Friday, February 20, 2015

Refresher II

Has America peaked?  This question is on the minds of many citizens.  A standard question on opinion polls over the past 20 years has been some variation of:  “Do you think the country is headed in the right or wrong direction?” The answer to this question has been, for the most part, consistently and overwhelmingly negative.  Gallup has not gotten a positive answer since January 2004 and the result for all major polls has been about 75% negative going back to the early 1990s.

Why would Americans be so discouraged?  Look at the messages we get every day from the media and politicians. We are constantly confronted with news of failures, dangers and crises:  our education system, retirement insecurity, the disappearing middleclass, childhood obesity, healthcare costs, gasoline prices, food contamination, campus violence, climate change, epidemics, frivolous lawsuits, Internet scams, teens not getting enough sleep and many more.  Meanwhile, advertisers play on our fears and insecurities to sell us stuff we don't really need.

This dissatisfaction goes beyond politics or which party is in power.  What is worse, discussion of these issues often deteriorates into name-calling and accusations, because we lack a model for resolving them in a calm, objective and civil manner.

The on-line essays found here arise from the fact that our contemporary crises – what newscasters emphasize, what citizens worry about and what politicians try to fix – are not the real problems.  They are merely symptoms of an underlying problem.  The core problems can be traced to common behaviors of ordinary citizens:  what they say, what they do, decisions they make and how they react to news and advertising.

Behavior has consequences.  A good decision usually yields favorable outcomes.  Problematic behavior yields the opposite.  True of individuals, this also applies to the society as a whole.  Most of those issues and crises listed above can be traced to the cumulative effects of problematic behavioral patterns in five key categories:  Understanding the economic process, Discipline, Responsibility, Critical thinking and Perspective.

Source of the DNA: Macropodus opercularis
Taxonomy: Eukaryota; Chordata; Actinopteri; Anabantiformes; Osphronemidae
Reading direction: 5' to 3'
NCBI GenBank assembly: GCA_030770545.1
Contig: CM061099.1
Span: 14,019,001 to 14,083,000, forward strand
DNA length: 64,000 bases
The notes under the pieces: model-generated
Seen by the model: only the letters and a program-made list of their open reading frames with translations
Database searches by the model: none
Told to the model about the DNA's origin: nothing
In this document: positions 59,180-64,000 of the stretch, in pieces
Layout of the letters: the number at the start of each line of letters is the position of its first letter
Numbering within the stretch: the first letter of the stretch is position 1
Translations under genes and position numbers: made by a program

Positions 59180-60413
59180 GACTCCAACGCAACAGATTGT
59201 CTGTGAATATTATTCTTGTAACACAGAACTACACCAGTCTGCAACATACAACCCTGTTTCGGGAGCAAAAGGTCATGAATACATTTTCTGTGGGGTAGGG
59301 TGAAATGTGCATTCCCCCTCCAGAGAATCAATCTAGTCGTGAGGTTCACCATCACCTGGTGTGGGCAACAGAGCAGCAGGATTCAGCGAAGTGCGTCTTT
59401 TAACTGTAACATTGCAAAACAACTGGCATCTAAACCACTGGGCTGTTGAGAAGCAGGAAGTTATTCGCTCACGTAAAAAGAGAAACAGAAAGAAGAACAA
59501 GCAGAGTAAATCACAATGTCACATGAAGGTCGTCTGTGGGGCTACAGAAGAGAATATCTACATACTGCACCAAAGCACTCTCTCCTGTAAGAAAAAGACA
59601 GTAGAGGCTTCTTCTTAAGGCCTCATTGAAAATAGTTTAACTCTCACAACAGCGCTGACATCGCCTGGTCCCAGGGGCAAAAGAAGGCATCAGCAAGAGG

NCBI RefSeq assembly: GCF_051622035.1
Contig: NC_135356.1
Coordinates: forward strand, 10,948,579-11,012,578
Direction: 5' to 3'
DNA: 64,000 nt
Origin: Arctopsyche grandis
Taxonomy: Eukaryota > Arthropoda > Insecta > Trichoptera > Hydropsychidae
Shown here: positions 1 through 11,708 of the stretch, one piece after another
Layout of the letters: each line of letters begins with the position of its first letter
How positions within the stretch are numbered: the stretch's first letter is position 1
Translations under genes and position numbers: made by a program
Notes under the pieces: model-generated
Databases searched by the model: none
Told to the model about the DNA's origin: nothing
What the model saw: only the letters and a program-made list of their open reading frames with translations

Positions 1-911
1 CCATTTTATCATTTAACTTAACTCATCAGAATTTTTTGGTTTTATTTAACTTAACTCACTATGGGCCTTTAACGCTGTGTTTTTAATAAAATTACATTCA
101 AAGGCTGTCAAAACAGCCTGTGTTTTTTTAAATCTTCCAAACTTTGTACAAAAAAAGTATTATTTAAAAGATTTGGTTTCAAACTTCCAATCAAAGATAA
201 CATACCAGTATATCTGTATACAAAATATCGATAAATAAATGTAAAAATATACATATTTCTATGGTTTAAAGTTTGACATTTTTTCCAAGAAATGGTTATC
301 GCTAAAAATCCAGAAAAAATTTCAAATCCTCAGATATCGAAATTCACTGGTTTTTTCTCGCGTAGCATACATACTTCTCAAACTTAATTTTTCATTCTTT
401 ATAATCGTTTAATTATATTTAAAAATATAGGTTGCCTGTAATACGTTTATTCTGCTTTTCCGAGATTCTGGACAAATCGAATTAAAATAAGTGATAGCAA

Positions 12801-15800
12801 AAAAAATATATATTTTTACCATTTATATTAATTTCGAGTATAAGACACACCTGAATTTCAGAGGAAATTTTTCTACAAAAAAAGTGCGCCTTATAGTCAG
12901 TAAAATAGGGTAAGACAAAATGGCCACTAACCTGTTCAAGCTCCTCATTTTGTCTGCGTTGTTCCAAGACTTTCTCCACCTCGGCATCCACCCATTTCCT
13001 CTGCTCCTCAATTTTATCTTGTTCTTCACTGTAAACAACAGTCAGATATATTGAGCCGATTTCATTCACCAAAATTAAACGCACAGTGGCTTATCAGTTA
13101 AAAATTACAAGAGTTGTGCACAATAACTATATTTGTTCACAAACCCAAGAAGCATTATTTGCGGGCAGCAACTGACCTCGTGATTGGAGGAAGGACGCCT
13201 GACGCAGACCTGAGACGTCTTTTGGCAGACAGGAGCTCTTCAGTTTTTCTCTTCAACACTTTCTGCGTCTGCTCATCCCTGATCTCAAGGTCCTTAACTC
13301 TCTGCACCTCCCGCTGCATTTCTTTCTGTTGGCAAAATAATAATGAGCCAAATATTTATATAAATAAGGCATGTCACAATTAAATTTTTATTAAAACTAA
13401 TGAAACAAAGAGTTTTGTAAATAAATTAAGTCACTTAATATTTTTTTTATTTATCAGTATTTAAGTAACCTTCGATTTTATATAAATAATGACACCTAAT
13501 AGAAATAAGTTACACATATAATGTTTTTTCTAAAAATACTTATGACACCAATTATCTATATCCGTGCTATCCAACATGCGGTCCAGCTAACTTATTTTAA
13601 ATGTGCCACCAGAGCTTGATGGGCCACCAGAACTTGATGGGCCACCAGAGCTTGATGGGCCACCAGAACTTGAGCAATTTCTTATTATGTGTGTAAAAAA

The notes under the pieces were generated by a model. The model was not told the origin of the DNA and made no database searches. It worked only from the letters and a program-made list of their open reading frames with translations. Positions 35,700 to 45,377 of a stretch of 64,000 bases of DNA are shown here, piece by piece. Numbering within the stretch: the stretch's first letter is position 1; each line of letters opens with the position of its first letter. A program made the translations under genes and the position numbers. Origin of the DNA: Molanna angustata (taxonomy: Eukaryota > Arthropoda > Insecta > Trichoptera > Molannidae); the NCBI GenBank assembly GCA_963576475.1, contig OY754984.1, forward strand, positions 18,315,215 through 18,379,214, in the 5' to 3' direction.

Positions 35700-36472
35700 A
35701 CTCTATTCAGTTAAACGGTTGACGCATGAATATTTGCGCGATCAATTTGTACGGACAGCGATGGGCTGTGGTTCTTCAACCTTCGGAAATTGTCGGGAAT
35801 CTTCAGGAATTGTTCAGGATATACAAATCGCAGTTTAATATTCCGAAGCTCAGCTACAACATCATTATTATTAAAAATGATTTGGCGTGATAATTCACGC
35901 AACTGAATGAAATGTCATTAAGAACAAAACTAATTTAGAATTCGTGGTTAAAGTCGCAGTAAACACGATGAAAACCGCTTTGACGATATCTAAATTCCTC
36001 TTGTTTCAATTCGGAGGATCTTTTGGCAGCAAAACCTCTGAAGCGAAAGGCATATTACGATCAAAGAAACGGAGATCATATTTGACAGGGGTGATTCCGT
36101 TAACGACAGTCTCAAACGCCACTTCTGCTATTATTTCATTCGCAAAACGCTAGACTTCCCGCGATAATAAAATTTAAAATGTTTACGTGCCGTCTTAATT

To look at the many different choices and actions taken all over America every day and classify them into these few dimensions takes some skill and practice, but doing so shows definite patterns.  Americans make poor personal choices about their health and finances, encouraging others to do the same by spreading unsubstantiated fears and bad medical advice on social media.  They waste time and money and compromise their stated values by succumbing to the lure of advertisers, the hype of pop culture and the scare tactics of the media and politicians.  They seem unaware of how financial decisions and programs can be traced through society to anticipate and predict common unintended consequences.  More and more they refuse to delay gratification and look to blame others for their failings.

By classifying behaviors into these five dimensions, it is possible to pinpoint and address core problems and to make a persuasive case that improvement in these dimensions will result in a stronger and healthier society.  Identifying and addressing only the behavior, and requiring everyone else to do so, puts an end to the bickering, accusations, name calling and insults that seem to dominate the airwaves.  It leads to a civil, more specific discussion of solutions.

The bad news is that examples abound – almost 400 posts in the last 4 years with some favorites listed below.  They appear every Monday and Friday to clearly show some of the failings that lead to nearly all our societal problems.

The good news is that we don’t have to wait for the government or any other outside resource to come riding to the rescue.  If the problems result from the accumulation of poor individual behaviors, then the answers lie in changing those behaviors.  Real American Solutions are in our hands.

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